Some release-related watchdog enabled by default?

Tristan Sloughter t@REDACTED
Sun Aug 2 16:23:29 CEST 2020

I've never heard of this but I will take the opportunity to suggest against using the daemon/run_erl way of running a release.

In the RC releases of rebar3 and relx `start` has been renamed to `daemon` to hopefully make it clearer that this is not the recommended command -- I feel being named `start` made it seem to users that it is the expected way to run a release.

See how it does using `foreground` instead. And yea, no need to use heart if you use a process manager like systemd to run the release with `foreground` , or are using a container platform.


On Sun, Aug 2, 2020, at 04:50, Olivier Boudeville wrote:
> Hi,
> Apparently, when running a release (at least if it was generated with 
> latest stable rebar3/relx and Erlang/OTP 23.0) as a daemon (with 
> run_erl), and even if not using specifically 'heart', a local UNIX 
> process keeps on trying (once per second!) to connect to the 
> corresponding VM.
> In my case, the release changes its cookie at start-up (based on an 
> application-level configuration file) and this may explain why, in the 
> erlang.log.* file, a line such as:
> (XXX@REDACTED)1> =ERROR REPORT==== 2-Aug-2020::12:17:46.042486 ===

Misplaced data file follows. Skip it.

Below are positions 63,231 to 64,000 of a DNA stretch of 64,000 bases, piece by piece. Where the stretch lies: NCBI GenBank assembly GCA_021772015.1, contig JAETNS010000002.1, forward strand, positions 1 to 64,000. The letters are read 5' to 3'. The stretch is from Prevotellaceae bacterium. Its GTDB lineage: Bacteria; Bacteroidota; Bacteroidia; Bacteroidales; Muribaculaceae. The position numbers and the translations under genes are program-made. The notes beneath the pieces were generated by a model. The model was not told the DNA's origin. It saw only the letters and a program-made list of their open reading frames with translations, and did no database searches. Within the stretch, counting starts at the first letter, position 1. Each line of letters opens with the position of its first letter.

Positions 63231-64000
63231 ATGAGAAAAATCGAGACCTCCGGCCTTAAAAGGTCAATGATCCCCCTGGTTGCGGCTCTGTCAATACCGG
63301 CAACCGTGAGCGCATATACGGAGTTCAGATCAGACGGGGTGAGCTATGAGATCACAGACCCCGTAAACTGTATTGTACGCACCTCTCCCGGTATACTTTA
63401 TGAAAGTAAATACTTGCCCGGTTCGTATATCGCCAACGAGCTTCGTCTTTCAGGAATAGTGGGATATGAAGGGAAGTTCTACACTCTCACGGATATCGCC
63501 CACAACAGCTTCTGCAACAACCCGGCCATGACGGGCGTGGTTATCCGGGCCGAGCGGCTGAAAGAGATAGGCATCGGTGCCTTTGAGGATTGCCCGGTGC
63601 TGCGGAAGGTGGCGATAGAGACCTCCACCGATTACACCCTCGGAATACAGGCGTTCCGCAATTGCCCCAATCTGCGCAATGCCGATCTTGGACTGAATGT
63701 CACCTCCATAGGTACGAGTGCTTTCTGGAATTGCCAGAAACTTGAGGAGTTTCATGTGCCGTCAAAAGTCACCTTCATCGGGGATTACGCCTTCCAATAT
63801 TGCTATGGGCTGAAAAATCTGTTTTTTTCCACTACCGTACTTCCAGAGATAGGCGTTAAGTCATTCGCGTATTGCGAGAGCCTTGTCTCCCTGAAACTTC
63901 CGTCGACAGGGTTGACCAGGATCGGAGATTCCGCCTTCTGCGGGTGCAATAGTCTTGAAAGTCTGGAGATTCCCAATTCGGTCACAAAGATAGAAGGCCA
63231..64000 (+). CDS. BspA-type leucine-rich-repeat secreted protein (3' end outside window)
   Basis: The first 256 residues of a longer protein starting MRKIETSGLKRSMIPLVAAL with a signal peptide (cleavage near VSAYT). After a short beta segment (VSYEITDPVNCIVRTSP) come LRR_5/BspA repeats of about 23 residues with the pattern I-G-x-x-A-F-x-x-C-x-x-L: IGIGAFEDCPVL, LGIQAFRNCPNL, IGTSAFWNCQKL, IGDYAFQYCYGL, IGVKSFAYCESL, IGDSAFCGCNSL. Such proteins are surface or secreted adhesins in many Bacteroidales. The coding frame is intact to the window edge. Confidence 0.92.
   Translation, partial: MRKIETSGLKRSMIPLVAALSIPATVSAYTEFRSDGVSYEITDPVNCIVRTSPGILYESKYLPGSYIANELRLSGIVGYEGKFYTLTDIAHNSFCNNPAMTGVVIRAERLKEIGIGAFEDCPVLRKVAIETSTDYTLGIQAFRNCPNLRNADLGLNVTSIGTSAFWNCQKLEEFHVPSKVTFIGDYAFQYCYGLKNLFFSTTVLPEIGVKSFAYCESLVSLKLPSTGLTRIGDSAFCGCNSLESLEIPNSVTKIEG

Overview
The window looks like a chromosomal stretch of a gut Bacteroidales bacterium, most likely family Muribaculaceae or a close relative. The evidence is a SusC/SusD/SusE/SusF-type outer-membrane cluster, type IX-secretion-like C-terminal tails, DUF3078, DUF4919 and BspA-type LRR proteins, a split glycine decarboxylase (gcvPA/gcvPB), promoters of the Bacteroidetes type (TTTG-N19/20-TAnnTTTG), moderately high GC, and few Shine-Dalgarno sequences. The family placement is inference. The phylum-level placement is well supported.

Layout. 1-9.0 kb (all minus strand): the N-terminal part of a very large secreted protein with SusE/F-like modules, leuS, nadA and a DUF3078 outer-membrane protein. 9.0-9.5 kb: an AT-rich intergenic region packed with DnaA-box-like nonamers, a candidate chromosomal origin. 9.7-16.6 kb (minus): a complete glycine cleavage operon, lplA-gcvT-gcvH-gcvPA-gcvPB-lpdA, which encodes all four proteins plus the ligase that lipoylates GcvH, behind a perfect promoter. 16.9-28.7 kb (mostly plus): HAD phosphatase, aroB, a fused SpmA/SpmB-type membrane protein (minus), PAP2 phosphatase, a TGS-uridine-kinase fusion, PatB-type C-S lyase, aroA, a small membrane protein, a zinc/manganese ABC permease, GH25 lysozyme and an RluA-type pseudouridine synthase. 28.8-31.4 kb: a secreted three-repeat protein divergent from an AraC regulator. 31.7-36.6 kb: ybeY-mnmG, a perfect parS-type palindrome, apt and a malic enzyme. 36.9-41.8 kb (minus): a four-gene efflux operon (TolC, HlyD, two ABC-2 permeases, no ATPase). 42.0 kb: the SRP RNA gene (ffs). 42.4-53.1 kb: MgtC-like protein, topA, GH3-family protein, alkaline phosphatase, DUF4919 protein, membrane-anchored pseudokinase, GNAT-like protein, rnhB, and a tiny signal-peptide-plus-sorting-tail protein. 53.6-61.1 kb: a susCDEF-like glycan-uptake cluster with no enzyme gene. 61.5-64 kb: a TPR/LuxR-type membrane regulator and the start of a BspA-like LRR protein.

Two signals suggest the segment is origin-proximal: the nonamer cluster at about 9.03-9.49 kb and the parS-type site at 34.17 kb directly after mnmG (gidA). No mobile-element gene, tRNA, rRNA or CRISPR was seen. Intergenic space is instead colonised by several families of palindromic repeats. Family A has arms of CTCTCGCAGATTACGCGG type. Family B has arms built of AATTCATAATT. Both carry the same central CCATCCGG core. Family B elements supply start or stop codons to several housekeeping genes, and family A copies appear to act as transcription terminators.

> ** Connection attempt from node '24FIMJ0T6I9HU@REDACTED' rejected. Invalid 
> challenge reply. **
> is output each and every second (such a watchdog being thus unable to 
> connect, as it is presumably using the original cookie)
> Here are my questions:
> - what Erlang/OTP/relx/rebar3 component is responsible for this, and is 
> it really useful - especially if no specific heart behaviour is defined?
> - how can this be fixed? (preferably disabling these connection attempts 
> for good; otherwise telling such component which cookie to use in order 
> to poll properly)
> - is it something new? With earlier releases (pre-23.0?) of the same 
> codebase, such a behaviour was not noticed [1]
> If ever it mattered, this release relies on a non-standard EPMD port and 
> is run through authbind as a low-privileged user.
> Thanks in advance for any hint!
> Best regards,
> Olivier.
> PS: this question had already been posted a while ago in 
> yet did not 
> receive an answer.
> [1] It may have happened roughly when releases switched (for some 
> reason, and unless I am mistaken) from being executed with 'start' to, 
> now, either 'foreground' or 'daemon'.
> -- 
> Olivier Boudeville

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